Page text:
Prediction of Medical Device Usability Problems and Use Errors - An Improved Analytical Methodical Approach
Licentiate thesis, 2007
The aim of medical care is to make people healthier, and this is pursued with great success today. Unfortunately, medical care also entails injuries to certain patients. Some of these injuries are caused by use errors. Research has shown that lack of usability of medical equipment is a strongly contributing cause of use errors. One way of counteracting use errors and usability problems with medical equipment is to investigate these proactively during the product development process of the equipment. If they are identified early, it is possible to undertake measures in the design to counteract them.
This licentiate thesis focuses on the investigation of use errors and usability problems that arise with medical equipment. The purpose of the work was to improve methods for identifying usability problems and use errors in the development process. The goal was to, based on existing methods, develop an improved Human Factors Engineering method for predicting, identifying and presenting presumed use errors and usability problems.
The method development has been conducted through analysis of user interfaces in real product development projects for medical equipment. Two efforts constituted the method development: formulation of requirements on the new method, and a further refinement of it. These efforts have been made in parallel. The resultant requirements are that the method must be formative, analytical and question-based, and must yield qualitative and semi-quantitative data. The method responds to four questions in the analysis of the interaction between user and equipment: (1) Will the user act correctly? (2) Why does the user act correctly? (3) Which errors can the user commit? (4) Why does the user act incorrectly?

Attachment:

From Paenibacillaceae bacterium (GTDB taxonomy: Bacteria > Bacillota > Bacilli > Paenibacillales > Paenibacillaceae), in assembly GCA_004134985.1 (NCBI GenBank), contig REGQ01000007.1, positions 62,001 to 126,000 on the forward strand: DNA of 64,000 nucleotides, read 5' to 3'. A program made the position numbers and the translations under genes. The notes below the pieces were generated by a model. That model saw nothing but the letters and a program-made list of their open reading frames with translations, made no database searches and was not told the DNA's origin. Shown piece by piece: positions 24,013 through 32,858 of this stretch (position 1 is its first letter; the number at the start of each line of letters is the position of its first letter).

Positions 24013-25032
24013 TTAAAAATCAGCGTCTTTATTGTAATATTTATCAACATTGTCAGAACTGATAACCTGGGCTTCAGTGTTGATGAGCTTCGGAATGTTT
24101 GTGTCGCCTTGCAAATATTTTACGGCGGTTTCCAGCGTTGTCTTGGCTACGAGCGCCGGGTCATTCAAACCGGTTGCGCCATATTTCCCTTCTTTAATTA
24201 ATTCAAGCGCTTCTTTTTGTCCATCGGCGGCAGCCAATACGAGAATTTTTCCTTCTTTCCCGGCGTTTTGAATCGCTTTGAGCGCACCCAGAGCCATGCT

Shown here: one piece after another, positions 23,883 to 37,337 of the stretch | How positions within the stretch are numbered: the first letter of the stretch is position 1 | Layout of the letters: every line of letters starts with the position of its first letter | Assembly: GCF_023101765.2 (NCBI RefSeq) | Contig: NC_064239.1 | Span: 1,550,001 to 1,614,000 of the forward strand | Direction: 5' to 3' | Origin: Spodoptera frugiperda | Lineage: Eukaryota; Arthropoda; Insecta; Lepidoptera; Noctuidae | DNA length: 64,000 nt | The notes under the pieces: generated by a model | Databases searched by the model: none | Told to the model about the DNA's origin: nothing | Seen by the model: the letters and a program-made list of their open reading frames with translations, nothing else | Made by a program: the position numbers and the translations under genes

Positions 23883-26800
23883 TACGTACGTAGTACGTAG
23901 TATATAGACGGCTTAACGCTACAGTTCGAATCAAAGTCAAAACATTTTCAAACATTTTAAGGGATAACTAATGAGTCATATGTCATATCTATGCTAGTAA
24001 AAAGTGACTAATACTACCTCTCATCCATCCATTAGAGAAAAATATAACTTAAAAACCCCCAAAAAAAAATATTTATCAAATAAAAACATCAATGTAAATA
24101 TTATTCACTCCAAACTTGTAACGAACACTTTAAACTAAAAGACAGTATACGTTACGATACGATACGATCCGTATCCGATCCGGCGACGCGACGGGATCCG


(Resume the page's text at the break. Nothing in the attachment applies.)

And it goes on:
When choosing a method for further refinement, there was no single method that fulfilled the formulated requirements. Hence two methods were selected, Cognitive Walkthrough (CW) and Predictive Human Error Analysis (PHEA). These were modified on the basis of weaknesses and deficiencies identified by personal studies. The method development resulted in two new methods: Enhanced Cognitive Walkthrough (ECW) and Predictive Use Error Analysis (PUEA).
The ECW method works by employing a clearly detailed procedure for simulating the user’s problem-solving process in each step of the interaction with the device. Throughout the interaction, it is checked whether the user’s established goal and previous experience will lead to the next correct action. PUEA employs a detailed process for breaking down the user’s tasks in steps and, for each step, identifying and investigating potential errors of use and their connection to the user’s cognitive processes. Both ECW and PUEA employ matrixes to show the outcome of the analysis. The methods have been applied with expected results (prediction and identification of use errors and usability problems) in analysis of dialysis machines and home care ventilators in real development projects.
The greatest strength of ECW and PUEA is that they can discover presumed use errors and usability problems before any empirical trials with real users are conducted. This simplifies the work in the development process. The principal weakness of ECW and PUEA is that they are more tedious and complicated than the original methods. Nonetheless, ECW and PUEA yield more comprehensive and easily overviewed results when the analysis is finished than do CW and PHEA. To conclude, the method development has resulted in two Human Factors Engineering methods for predicting, identifying and presenting presumed use errors and usability problems.